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Is it simply preference or are there specific instances where one is necessary over another? I'm refering to the following variants for initialization

T t(e); // direct initialization
T t = e; // copy initialization
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What is an implicit assignment? Do you mean default assignment operator? – ybungalobill Nov 27 '10 at 20:02
What do you mean by "implicit assignment". – Cheers and hth. - Alf Nov 27 '10 at 20:03
@Mike: Neither of those is assignment, they're both initialization. – Stuart Golodetz Nov 27 '10 at 20:35
@Mike: none of these are assignments. You just made up the term. They are copy initializations, and as such they are the same. – ybungalobill Nov 27 '10 at 20:36
I've fixed your post to be nearer to what you wanted to ask. – Johannes Schaub - litb Nov 28 '10 at 19:45

The actual names of the things you describe is not implicit and explicit assignment but :

  • Copy-initialization : T x = a;
  • Direct-initialization : T x(a);

They are not equivalent, most notably in contexts where a conversion is required, for example when T is of class type and a is of a different type (see Alf comment for examples of contexts which don't even involve conversion). Consider the following code :

class Test
    explicit Test(int i) { /* ... */ }

int main()
    Test t(0);  // OK : calls Test::Test(int)
    Test u = 0; // KO : constructor is marked explicit

To paraphrase the standard (8.5/14) :

  • For direct-initialization and copy-initialization where the source type is the same as, or a derived class of, the class of destination, constructors are considered
  • For other copy-initialization cases, like the second line of main in my example, user-defined conversion sequence are considered. As the use of the Test constructor for implicit conversion was disallowed by the explicit keyword, the second line fails to compile.
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"They are not equivalent in contexts where a conversion is required" -- there are also other situations where they're not equivalent. – Cheers and hth. - Alf Nov 28 '10 at 6:29
@Alf: I wasn't sure when I wrote this sentence, but I couldn't find any example. I might be wrong on the terminology here, because what I see in your answer is a conversion (through what the standard calls a converting constructor), and is actually very similar to my answer (except for the curly braces part which I haven't covered). What am I missing ? – icecrime Nov 28 '10 at 9:09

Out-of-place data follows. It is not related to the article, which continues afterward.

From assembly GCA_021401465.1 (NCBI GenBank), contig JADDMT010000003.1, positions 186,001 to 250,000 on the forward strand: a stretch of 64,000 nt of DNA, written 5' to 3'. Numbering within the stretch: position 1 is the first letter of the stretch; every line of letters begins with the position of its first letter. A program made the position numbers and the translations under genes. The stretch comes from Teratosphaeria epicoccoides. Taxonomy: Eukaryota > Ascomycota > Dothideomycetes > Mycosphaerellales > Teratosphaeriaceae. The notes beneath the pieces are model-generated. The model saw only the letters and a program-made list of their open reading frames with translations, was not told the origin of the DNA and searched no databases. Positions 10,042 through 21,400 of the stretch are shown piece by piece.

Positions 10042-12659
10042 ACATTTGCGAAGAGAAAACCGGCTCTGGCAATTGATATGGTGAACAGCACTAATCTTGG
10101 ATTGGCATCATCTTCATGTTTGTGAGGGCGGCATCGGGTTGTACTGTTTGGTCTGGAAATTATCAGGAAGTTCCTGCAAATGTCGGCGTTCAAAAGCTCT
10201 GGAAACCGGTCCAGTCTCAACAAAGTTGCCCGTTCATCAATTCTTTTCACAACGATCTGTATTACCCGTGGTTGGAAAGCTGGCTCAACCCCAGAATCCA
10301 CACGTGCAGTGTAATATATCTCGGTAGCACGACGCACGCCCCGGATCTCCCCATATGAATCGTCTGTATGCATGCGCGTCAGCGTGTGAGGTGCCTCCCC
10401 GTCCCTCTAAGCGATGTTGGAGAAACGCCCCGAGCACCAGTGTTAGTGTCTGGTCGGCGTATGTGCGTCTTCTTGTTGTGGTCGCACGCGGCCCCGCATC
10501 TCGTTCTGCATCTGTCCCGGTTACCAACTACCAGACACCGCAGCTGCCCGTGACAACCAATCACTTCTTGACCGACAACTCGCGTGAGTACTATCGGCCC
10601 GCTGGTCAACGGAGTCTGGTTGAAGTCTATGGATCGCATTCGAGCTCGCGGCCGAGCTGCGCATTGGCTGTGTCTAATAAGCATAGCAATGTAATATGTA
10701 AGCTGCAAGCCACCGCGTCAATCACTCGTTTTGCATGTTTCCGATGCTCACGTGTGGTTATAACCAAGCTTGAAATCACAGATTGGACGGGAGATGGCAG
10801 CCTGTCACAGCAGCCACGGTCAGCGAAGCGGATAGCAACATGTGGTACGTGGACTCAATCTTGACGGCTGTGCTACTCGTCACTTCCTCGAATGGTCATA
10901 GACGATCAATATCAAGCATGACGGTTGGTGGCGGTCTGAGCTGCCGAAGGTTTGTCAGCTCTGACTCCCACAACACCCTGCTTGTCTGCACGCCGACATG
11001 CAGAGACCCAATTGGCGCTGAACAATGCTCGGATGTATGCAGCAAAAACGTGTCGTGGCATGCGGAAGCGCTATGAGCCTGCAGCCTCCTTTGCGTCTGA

well, let's say a is the expression T(). :-) Then the copy initialization syntactical form is mostly equivalent to default initialization (except that it may involve a temporary and copying), whereas the direct initialization syntactical form yields interpretation as a function declaration, the "most vexing parse". Also, consider the case of an explicit copy constructor. And depending on how vaguely allowed to think here, consider curly braces initializer. So, at least 3 cases. But direct counter-example is the explicitcopy constructor. Cheers, – Cheers and hth. - Alf Nov 28 '10 at 9:18
@Alf: I see :) No way I would have thought of any of these ! – icecrime Nov 28 '10 at 9:22

Direct initialization like

std::istringstream  stream( "blah blah" );

is necessary when the type in question, here std::istringstream from the C++ standard library, does not have an accessible copy constructor.

A copy initialization, like

std::istringstream  stream = "blah blah";   //! NOT VALID

requires an accessible copy constructor, because it's performed as if a temporary object is created on the right hand side of =, and as if that temporary is then used to initialize the variable being declared.

In the other direction, in C++98 the copy initialization syntax is needed in order to use curly braces initializers. For example, direct initialization can't be used to initialize an aggregate. But you can use copy initialization with a curly braces initializer:

#include <string>
using namespace std;

struct Answer
    int     nVotes;
    string  description;

int main()
    Answer const  incorrect   = { 26, "they're the same!" };
    Answer const  correct     = { -1, "nah, they're different, actually" };

So, there are significant differences.

I generally prefer copy initialization syntax because of the clarity. But sometimes, as shown above, direct initialization is, unfortunately, necessary. Some people, e.g. C++ textbook author Francis Glassborow, have instead landed on direct initialization as their preferred initialization syntax (I'm not sure why, it's less clear to my eyes, and introduces the "most vexing parse" problem), and for them it's the necessity of copy initialization in some cases, that is unfortunate.

Cheers & hth.,

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This answer was written in 2010. With C++11 copy initialization syntax can be used in more cases, because it reduces to C++11 move semantics. Also, the direct initialization syntax has been extended to include curly braces list of values. – Cheers and hth. - Alf May 15 '14 at 22:09

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